Major highways

  • US 101 (1961 cutout).svg U.S. Route 101
  • California 36.svg State Route 36
  • California 96.svg State Route 96
  • California 169.svg State Route 169
  • California 200.svg State Route 200
  • California 211.svg State Route 211
  • California 254.svg State Route 254 - Avenue of the Giants
  • California 255.svg State Route 255
  • California 271.svg State Route 271
  • California 283.svg State Route 283
  • California 299.svg State Route 299

Public transportation

  • Humboldt Transit Authority operates two fixed route transit bus systems:
    • Redwood Transit System provides intercity service to and within communities between Trinidad and Garberville, including Manila, King Salmon, Field's Landing, Loleta, Fernbridge and Fortuna. HTA also offers service between McKinleyville or Arcata and Willow Creek and an express bus between Arcata and College of the Redwoods when classes are in session.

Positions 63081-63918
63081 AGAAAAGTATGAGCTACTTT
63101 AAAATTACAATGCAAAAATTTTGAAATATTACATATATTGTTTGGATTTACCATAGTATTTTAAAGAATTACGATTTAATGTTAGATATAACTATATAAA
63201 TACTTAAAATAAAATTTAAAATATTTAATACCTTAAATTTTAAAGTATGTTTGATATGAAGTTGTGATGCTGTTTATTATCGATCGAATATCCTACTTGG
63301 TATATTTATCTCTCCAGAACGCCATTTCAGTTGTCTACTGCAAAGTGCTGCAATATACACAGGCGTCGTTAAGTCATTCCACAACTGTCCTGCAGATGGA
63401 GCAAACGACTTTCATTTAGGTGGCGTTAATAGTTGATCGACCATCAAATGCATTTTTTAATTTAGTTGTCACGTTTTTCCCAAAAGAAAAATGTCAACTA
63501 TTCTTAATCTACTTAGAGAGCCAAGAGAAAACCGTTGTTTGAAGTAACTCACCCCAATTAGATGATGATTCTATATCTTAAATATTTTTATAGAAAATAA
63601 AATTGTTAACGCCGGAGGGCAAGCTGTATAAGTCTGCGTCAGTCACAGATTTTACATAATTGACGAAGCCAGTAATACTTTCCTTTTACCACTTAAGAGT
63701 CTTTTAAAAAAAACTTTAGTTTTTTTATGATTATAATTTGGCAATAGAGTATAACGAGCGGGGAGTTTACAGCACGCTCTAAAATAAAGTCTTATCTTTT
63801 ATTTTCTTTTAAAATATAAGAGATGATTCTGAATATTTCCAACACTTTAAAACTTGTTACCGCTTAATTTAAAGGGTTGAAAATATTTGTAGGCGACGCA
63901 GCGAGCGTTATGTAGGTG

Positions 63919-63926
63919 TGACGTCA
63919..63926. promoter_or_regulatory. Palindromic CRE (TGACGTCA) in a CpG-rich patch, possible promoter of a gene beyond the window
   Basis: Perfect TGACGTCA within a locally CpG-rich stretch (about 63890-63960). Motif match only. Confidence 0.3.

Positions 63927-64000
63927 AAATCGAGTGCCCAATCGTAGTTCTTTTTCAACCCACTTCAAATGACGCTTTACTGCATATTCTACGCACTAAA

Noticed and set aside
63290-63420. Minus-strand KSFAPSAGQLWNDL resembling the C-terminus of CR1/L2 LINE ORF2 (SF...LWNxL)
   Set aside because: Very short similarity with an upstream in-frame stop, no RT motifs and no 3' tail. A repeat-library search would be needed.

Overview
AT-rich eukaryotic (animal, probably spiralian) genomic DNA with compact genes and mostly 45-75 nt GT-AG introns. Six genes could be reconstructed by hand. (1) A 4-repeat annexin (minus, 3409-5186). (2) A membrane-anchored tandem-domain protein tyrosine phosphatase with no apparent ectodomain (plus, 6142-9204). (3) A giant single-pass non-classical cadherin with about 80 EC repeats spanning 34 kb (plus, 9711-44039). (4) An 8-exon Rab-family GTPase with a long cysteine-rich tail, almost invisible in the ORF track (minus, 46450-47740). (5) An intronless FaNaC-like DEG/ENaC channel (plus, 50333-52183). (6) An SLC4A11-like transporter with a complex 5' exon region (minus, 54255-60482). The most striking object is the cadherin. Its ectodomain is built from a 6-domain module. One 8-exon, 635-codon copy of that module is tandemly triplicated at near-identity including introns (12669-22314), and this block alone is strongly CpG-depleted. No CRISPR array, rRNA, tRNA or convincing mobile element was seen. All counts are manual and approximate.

• Eureka Transit Service, operated in the City of Eureka, provides local service on four scheduled routes (one hour headway) in Eureka and its adjacent unincorporated communities. Connections can be made to the Redwood Transit System at several places in Eureka.
  • Arcata and Mad River Transit System, operated by the City of Arcata with funding from Cal Poly Humboldt. A&MRTS provides fixed route local bus service on two scheduled routes (one hour headway) in Arcata and an additional route between the Valley West Neighborhood and the university when classes are in session.
  • The city of Blue Lake and the Blue Lake Rancheria operates the Blue Lake Rancheria Transit Authority. This provides fixed route intercity transit bus service (one hour headway) between Arcata and the Blue Lake Rancheria Indian Reservation and casino and local service within the city of Blue Lake.